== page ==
The size of foreign direct investment (FDI) inflow in the sector in FY 2021/2022 amounted to $4.7 billion, which composed 21.2 percent of the country's total. Also, natural gas and LNG exports jumped by 154 percent in 2022 compared to the previous year hitting $9.9 billion up from $3.9 billion. That is mostly attributed to the reoperation of the Damietta gas liquefaction plant after an eight-year hiatus.
He added that the hit to gas imports has led to cuts in supply to industry – fertilizer manufacturers are reporting declines of at least 30 percent. This gas has been rerouted to the national grid to reduce the frequency of electricity blackouts. With industrial output 15 percent below pre-virus levels, further restrictions on gas could exacerbate this and weigh on GDP growth.
Days before the israeli aggression on Gaza, the Minister of Petroleum, Tarek El Molla, announced that Egypt's imports of Israeli gas for export purposes are expected to increase by about 30 percent in the near future, following the Egyptian-Israeli-European gas agreement that has already led to a 40 percent increase in the quantity of gas imported from Israel to Egypt since January 2021.
He added that Egypt's current gas production rate is approximately 6 billion cubic feet per day, and the stability of these rates by the end of the current fiscal year is subject to companies' commitment to implementing field development and growth operations to achieve production targets.
Israeli gas primarily serves the local market and is also exported to Jordan and Egypt, which liquefies the gas and exports it to Europe.
Israel began exporting natural gas to Egypt in January 2020, marking the most significant deal since the Camp David Peace Accords between the two countries in 1979.
Israel aims to increase gas supplies to Egypt, as the government approved a plan in May 2022 to build a pipeline in the south of the country, stretching 65 kilometers to the border with Egypt, to transport 6 billion cubic meters of gas annually.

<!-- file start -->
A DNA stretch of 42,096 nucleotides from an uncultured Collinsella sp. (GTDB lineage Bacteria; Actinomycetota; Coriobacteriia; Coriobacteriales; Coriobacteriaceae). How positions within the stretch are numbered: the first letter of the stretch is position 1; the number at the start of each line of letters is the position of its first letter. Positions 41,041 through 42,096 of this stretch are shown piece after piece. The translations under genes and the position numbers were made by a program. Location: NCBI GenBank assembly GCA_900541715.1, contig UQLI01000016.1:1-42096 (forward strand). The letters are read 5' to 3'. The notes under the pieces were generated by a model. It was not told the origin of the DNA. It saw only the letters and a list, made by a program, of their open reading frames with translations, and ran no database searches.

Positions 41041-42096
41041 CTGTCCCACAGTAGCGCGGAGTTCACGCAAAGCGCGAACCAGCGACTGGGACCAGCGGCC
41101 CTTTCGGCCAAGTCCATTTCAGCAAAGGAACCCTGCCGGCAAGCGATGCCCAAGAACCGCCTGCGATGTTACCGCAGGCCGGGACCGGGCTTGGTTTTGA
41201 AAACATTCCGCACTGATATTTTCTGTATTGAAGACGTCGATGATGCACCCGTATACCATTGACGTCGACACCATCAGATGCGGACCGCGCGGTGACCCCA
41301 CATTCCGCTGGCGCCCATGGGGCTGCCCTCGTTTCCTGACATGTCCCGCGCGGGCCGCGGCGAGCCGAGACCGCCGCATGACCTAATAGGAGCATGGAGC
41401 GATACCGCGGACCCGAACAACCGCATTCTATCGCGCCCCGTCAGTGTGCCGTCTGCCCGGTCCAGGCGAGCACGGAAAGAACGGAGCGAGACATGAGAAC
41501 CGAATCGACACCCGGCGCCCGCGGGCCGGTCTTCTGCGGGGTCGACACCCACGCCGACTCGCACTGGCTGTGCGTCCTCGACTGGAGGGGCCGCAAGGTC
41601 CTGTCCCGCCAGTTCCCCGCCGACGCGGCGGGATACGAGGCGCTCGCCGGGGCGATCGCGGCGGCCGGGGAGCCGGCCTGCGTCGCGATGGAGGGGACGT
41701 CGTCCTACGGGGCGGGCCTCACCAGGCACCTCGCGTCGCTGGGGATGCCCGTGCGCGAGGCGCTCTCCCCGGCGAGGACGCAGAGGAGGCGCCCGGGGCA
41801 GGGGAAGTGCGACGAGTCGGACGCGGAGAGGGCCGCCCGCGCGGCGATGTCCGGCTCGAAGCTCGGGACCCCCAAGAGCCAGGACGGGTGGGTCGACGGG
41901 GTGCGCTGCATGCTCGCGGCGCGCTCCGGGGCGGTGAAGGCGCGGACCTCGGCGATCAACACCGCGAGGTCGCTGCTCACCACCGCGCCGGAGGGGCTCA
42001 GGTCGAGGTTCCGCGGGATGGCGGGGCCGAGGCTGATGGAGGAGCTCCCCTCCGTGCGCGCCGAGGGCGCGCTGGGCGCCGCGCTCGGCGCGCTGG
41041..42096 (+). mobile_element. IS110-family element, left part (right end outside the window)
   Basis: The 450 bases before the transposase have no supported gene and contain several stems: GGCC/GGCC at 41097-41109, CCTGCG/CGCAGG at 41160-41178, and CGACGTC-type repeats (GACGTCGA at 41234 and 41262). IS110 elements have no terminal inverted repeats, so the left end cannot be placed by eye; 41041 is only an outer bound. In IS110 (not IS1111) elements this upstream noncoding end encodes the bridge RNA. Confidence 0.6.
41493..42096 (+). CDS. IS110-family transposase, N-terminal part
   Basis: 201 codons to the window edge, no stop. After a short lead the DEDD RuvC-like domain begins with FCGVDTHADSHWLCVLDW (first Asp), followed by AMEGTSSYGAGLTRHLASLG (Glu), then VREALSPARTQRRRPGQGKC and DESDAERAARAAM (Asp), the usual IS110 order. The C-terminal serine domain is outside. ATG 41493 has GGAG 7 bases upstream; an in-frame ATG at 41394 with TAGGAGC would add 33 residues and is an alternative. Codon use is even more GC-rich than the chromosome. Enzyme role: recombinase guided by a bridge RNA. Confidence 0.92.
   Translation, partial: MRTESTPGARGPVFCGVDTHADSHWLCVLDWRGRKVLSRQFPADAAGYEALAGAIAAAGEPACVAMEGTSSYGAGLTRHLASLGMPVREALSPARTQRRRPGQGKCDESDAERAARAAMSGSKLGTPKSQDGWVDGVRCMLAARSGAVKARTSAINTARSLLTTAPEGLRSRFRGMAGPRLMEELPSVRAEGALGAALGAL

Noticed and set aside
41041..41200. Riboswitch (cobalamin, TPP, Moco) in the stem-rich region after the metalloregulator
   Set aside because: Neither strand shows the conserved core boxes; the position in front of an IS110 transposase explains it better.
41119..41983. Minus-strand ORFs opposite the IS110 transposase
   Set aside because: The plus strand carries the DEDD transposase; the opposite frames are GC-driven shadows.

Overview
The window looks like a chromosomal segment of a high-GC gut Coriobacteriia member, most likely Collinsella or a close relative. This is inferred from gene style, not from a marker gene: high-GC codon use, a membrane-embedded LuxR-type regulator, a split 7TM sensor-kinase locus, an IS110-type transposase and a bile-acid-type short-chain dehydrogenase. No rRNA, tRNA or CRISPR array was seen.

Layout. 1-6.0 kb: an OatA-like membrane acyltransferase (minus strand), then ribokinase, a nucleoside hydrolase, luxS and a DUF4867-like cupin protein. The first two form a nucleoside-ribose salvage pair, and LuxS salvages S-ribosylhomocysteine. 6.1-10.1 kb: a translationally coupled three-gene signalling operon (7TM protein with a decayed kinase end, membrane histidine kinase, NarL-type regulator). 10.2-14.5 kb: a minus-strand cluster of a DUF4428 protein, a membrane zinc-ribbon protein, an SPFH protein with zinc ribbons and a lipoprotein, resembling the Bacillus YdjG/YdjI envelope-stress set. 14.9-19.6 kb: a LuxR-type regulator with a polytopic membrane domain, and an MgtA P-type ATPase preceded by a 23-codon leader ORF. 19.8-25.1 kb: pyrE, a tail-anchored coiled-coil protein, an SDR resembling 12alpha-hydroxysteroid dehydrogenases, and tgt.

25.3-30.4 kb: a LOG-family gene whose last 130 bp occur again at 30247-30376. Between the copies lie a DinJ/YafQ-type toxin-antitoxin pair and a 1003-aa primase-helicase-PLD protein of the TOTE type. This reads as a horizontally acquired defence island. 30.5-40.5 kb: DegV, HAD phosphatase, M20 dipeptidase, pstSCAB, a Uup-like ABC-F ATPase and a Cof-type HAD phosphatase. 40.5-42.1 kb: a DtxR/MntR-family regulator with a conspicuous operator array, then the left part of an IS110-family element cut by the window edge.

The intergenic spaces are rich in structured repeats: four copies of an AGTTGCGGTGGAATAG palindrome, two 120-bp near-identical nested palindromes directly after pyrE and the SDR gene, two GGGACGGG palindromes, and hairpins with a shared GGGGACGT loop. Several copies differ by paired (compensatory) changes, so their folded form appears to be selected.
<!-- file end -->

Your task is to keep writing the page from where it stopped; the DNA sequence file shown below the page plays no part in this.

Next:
Egypt has two natural gas liquefaction plants with a total daily production capacity of 2.1 billion cubic feet, and exports depend on its surplus production and gas imports from neighboring countries.
Both plants, which are on the Mediterranean coast, can export 12 million metric tons annually; a target the country aims to achieve by 2025.
The Egyptian government seeks to enhance its gas production capacities in response to rising domestic consumption, aspiring to become a regional gas hub, especially after the discovery of the "Zohr field" in 2015. This discovery stimulated investor interest in the Egyptian gas sector, enabling the country to export significant quantities of LNG.
Italian energy company Eni anticipates commencing production from the Orion-1X gas well in the Eastern Mediterranean in Egypt. The well holds reserves of 10 trillion cubic feet and is expected to start production within three years with an investment cost of $130 million.
Egypt's exports of liquefied natural gas amounted to about 3 million tons during the first half of 2023, according to El Molla, who added that his country would resume exports in October after the summer season, during which Egypt stops exports to meet domestic needs. He expected that export volumes in the first half of 2024 would not be lower than those achieved in 2023.
Egypt's natural gas exports increased by 14.3 percent in 2022 to 8 million tons, compared to 7 million tons in 2021, earning $8.4 billion from gas exports in 2022, up from $3.5 billion in 2021, a 140 percent increase.
Egypt continued its liquefied gas exports until last June, before the country, aspiring to become a regional natural gas hub, halted exports in July due to a power crisis - the first since 2014 - caused by rising temperatures and a shortage of the necessary fuel to operate power stations at their required capacity.
Egypt, having become a central hub for energy exchange in the Eastern Mediterranean and Europe, aims to continue exploiting its energy resources optimally. The recent exploration and production activities in Egypt by foreign companies, including Eni's plans for $7.7 billion worth of new investments in the next four years, underscore the country's growing significance in the global energy market.